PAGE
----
The Year in Pictures

The Year in Pictures

JANUARY

Sit-in: The occupation of the Vita Cortex plant in Cork continued into the new year.

The peaceful protest on the Kinsale Rd began on Dec 16, 2011, after workers were made redundant. The dispute led to nationwide protests, television appeals, and debates in the Dáil.

The strike received support from former president Mary Robinson, human rights campaigner Noam Chomsky, and Manchester United manager Alex Ferguson.

Taxing times: Consumers faced a barrage of price increases, including a 2% hike in the top Vat rate to 23% and an interim €100 household charge.

A rise in motor tax hit hard-pressed motorists who already faced huge increases in fuel prices and motorway toll fares. Public transport users did not escape, either, with increases in rail and bus fares.

Down but not out: Former billionaire Seán Quinn, who was declared bankrupt by the High Court on Jan 16, accused the Irish Bank Resolution Corporation (IBRC) of pursuing a vendetta against him and his family.

IBRC, formerly Anglo Irish Bank, brought the application on foot of orders by the Commercial Court directing the businessman to repay loans of more than €2bn.

Paying up: Taoiseach Enda Kenny said Ireland had no alternative but to pay €1.25 billion to Anglo Irish Bank bondholders by Jan 26.

“To say you don’t pay is nonsensical,” Mr Kenny said during Leaders’ Questions in the Dáil. He claimed it would lead to a catastrophe and a decimation of public services, such as in Greece.

Trawler tragedy: Divers continued to search for the bodies of fishermen missing since their trawler, the Tit Bonhomme, sank in Glandore Bay in West Cork with five men on board.

Egyptian crewman Abdul Mohammed was the only survivor of the sinking which claimed four lives, including that of skipper Michael Hayes. Prayers were said at Mass in Union Hall for the trawler men.

Money madness: The Taoiseach said that Irish people “went mad borrowing” from a banking system that spawned greed.

Enda Kenny made the comments during a panel discussion at the World Economic Forum in Davos, Switzerland.

He also said that the eurozone debt crisis wasn’t helped by the incompetence of a number of governments and a lack of trust and wrangling between countries.

Oil embargo: The EU agreed to impose an embargo on Iranian oil.

France had stressed the importance for sanctions and an embargo as a way to get Iran to halt uranium enrichment and end its efforts to amass nuclear weapons.

FEBRUARY

Twit tweets: Victoria Beckham inadvertently caused the Irish Hospice Foundation’s website to crash.

In a tweet to Bono and Ali Hewson — who sent her a book he had illustrated — she said: “Thanks Bono and Ali for Harper’s supercool Peter and the Wolf book!”

The tweeted message included an appeal for donations and a link to the Irish Hospice Foundation’s website.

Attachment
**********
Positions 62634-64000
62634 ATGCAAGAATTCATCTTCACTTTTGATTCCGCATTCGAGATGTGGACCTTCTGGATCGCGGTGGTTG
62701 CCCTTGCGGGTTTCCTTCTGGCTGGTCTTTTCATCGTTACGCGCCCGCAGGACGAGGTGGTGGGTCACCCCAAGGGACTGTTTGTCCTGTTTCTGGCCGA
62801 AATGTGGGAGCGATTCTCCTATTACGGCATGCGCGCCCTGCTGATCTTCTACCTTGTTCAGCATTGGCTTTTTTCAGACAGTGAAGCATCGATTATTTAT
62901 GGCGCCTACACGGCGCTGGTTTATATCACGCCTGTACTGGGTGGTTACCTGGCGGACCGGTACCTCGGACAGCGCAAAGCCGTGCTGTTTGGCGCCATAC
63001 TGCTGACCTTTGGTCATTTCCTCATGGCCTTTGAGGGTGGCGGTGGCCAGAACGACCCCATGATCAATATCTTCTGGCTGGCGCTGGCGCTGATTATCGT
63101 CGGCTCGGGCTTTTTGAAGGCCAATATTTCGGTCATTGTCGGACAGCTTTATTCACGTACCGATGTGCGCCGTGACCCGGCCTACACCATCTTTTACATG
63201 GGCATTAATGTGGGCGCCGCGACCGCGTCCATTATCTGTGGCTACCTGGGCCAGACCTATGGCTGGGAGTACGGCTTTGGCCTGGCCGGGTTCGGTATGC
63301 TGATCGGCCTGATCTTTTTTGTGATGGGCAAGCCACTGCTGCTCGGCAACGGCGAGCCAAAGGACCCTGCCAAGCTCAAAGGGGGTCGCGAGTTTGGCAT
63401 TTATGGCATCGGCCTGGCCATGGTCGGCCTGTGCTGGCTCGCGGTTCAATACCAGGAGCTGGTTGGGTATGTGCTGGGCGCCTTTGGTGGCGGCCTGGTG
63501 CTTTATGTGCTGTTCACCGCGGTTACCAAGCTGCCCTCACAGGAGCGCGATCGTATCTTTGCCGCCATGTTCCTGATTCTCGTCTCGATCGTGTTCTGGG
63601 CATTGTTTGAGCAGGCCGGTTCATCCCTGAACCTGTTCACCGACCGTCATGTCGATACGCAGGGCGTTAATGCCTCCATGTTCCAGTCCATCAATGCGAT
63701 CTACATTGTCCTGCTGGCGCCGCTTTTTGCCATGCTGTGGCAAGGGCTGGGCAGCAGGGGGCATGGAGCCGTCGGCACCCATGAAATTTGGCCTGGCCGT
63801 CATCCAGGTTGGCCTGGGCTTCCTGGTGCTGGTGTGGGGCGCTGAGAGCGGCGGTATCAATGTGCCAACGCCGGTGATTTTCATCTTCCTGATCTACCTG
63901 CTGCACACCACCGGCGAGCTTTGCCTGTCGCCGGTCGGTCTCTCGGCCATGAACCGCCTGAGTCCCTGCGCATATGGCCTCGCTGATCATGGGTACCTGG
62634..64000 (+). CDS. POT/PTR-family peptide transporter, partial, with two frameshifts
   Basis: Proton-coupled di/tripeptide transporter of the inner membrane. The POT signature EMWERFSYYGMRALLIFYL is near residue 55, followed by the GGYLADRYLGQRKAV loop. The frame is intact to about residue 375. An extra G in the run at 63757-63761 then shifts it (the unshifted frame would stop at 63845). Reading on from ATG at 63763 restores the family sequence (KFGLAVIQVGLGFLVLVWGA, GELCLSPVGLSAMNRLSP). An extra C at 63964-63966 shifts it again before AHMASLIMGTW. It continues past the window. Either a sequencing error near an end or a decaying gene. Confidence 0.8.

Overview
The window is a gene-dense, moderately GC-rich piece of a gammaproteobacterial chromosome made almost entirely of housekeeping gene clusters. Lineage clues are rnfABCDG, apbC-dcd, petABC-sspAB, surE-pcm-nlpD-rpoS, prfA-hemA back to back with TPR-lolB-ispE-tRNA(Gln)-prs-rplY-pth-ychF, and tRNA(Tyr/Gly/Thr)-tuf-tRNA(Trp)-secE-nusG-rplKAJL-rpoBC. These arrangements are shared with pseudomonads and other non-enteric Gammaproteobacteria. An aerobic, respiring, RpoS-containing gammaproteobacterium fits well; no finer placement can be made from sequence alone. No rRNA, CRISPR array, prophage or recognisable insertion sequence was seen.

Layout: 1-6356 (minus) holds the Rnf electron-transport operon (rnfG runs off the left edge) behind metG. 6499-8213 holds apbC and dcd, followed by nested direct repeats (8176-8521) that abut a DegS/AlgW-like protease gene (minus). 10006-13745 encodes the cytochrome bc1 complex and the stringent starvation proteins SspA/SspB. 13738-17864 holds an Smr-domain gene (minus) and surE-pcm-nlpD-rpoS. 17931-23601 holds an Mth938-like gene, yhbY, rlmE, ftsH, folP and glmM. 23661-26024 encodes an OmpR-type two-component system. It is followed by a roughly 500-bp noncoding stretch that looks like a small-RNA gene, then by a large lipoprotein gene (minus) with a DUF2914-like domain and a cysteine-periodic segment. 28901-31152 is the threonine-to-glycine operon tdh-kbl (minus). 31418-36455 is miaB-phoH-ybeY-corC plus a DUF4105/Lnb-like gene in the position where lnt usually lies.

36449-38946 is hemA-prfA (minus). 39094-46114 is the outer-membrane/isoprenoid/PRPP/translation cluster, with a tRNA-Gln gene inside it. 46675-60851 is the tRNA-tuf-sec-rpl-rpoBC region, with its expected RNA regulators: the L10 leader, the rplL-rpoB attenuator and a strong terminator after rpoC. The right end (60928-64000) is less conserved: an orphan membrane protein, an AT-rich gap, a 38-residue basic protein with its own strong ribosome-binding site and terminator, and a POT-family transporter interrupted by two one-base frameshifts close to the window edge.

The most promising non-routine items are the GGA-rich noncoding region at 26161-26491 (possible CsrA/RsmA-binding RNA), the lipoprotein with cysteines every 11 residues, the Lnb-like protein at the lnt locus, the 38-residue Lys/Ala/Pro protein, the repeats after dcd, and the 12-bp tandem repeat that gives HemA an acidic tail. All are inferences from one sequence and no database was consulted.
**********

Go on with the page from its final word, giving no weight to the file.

Within hours of the tweet the hospice’s website was overwhelmed with traffic from some of Beckhams’ 2.5 million followers.

Ó Cuív quits: Éamon Ó Cuív resigned as Fianna Fáil’s deputy leader and communications spokesperson after a dispute with party leader Micheál Martin over the Fiscal Compact Treaty.

Speaking after Mr Ó Cuív’s resignation, Mr Martin said: “Éamon’s refusal to support the parliamentary party’s position on the Fiscal Compact meant that it was no longer feasible for him to occupy these roles.”

Cairo riots: At least 73 people were killed on Feb 1 in a fight between fans of rival teams at a soccer match in Port Said, Egypt.

Two days later, thousands protested against authorities in Cairo and other cities over the match deaths.

More than three days of street fighting in Cairo between police and protestors led to the deaths of 12 people.

Vita Cortex protest: Up to 5,000 people took part in a protest march in Cork city centre to highlight the ongoing plight of the Vita Cortex workers.

Among the unions which took part in the rally were the INTO, the INWO, TEEU, Impact and SIPTU.

Gardaí said it was one of the largest protest marches they had seen on the city’s streets in recent years.

After the march, protesters also gathered on the Grand Parade, where they were addressed by a number of the workers as well as members of ICTU.

Schools protest: Almost 3,000 people took to the streets in counties Mayo and Donegal to protest against proposed cuts in education that would affect small rural schools.

More than 2,000 took to the streets in Castlebar and more than 700 people protested in Gaoth Dobhair.

Teachers, pupils and parents marched from the Gaoth Dobhair industrial estate to the office of Dinny McGinley, Minister of State for Gaeltacht Affairs.

Red letter days: The Chinese vice president visited Ireland for three days, saying that he aims to deepen mutual friendship and take bilateral relations forward.

Xi Jinping brought a 150-strong Chinese delegation of business leaders and government officials.

He was greeted by Tánaiste Eamon Gilmore, who said that the visit was significant and would lead to increased trade with China.

During his stay, the future Chinese leader visited the farm of James Lynch in west Limerick, and had a newborn heifer named after him.

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